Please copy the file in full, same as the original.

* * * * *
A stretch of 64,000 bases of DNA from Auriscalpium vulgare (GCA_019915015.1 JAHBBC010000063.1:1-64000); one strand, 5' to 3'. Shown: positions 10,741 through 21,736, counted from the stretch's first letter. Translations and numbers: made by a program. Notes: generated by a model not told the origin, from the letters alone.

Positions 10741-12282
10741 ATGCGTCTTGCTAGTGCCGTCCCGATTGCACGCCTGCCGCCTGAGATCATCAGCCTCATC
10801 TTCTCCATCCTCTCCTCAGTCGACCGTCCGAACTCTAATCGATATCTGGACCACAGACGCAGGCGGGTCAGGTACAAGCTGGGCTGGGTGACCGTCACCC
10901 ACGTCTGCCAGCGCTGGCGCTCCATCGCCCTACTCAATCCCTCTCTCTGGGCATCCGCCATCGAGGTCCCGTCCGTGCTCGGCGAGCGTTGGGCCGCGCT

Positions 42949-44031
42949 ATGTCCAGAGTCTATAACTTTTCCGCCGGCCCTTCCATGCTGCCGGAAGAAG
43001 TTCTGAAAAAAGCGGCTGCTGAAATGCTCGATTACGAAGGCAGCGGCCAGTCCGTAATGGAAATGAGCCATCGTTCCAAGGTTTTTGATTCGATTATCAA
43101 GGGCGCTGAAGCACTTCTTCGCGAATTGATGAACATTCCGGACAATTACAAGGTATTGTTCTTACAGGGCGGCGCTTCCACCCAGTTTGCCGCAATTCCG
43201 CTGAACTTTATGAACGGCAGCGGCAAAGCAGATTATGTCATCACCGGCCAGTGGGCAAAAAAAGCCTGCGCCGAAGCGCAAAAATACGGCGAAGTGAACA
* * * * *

A stretch of 64,000 bases of DNA from Auriscalpium vulgare (GCA_019915015.1 JAHBBC010000063.1:1-64000); one strand, 5' to 3'. Shown: positions 10,741 through 21,736, counted from the stretch's first letter. Translations and numbers: made by a program. Notes: generated by a model not told the origin, from the letters alone.

Positions 10741-12282
10741 ATGCGTCTTGCTAGTGCCGTCCCGATTGCACGCCTGCCGCCTGAGATCATCAGCCTCATC
10801 TTCTCCATCCTCTCCTCAGTCGACCGTCCGAACTCTAATCGATATCTGGACCACAGACGCAGGCGGGTCAGGTACAAGCTGGGCTGGGTGACCGTCACCC
10901 ACGTCTGCCAGCGCTGGCGCTCCATCGCCCTACTCAATCCCTCTCTCTGGGCATCCGCCATCGAGGTCCCGTCCGTGCTCGGCGAGCGTTGGGCCGCGCT

Positions 42949-44031
42949 ATGTCCAGAGTCTATAACTTTTCCGCCGGCCCTTCCATGCTGCCGGAAGAAG
43001 TTCTGAAAAAAGCGGCTGCTGAAATGCTCGATTACGAAGGCAGCGGCCAGTCCGTAATGGAAATGAGCCATCGTTCCAAGGTTTTTGATTCGATTATCAA
43101 GGGCGCTGAAGCACTTCTTCGCGAATTGATGAACATTCCGGACAATTACAAGGTATTGTTCTTACAGGGCGGCGCTTCCACCCAGTTTGCCGCAATTCCG
43201 CTGAACTTTATGAACGGCAGCGGCAAAGCAGATTATGTCATCACCGGCCAGTGGGCAAAAAAAGCCTGCGCCGAAGCGCAAAAATACGGCGAAGTGAACA